New HiT Report on England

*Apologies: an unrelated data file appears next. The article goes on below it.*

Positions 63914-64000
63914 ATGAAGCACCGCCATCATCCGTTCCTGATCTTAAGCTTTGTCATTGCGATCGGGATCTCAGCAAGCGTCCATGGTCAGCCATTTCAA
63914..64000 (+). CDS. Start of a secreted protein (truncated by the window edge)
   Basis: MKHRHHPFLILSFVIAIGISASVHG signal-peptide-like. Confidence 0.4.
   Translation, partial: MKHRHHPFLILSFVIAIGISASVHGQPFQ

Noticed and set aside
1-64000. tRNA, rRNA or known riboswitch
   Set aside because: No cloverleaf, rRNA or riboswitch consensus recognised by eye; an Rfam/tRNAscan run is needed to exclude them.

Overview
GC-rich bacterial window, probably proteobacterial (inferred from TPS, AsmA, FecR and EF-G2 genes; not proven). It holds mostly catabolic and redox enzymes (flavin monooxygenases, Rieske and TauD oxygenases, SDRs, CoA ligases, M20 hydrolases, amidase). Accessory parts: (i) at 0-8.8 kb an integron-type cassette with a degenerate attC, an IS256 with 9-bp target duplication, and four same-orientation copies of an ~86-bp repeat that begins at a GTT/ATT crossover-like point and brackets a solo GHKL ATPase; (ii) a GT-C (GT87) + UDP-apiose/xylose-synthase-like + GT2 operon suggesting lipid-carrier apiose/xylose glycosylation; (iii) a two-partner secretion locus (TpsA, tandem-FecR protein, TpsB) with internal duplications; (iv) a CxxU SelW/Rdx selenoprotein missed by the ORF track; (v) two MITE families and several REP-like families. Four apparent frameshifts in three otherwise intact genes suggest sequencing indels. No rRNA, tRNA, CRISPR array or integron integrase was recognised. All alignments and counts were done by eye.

The new Health System in Transition (HiT) report on England provides a detailed analysis of the changes made to the health care system in England between 1997 and 2010. The report’s author assesses the impact that these changes have had in terms of access, equity, efficiency, quality and health outcomes. Between 1997 and 2008 health expenditure in cash terms more than doubled from £55.1 billion to £125.4 billion. Expenditure on health care per capita increased from £231 in 1980 to £1,852 in 2008. This spending was accompanied by a continuous and comprehensive programme of transformation of the National Health Service (NHS). Expansion of the NHS workforce has been a key focus of government policy since 2000. Thus, there are now over 50,000 more doctors, including 10,000 more GPs, and almost 100,000 more nurses and midwives. Moreover, waiting lists have halved and people wait less time for treatment. However, NHS productivity did not increase over this period, mainly due to the absorption of resources by more staff, pay rises, increased capital costs and increases in costs associated with improvements in care through, for example, the implementation of National Service Frameworks and NICE recommendations. Reducing health inequalities was another key target, but despite various policies introduced to meet that target, the position has worsened, even though the health of the population overall has improved.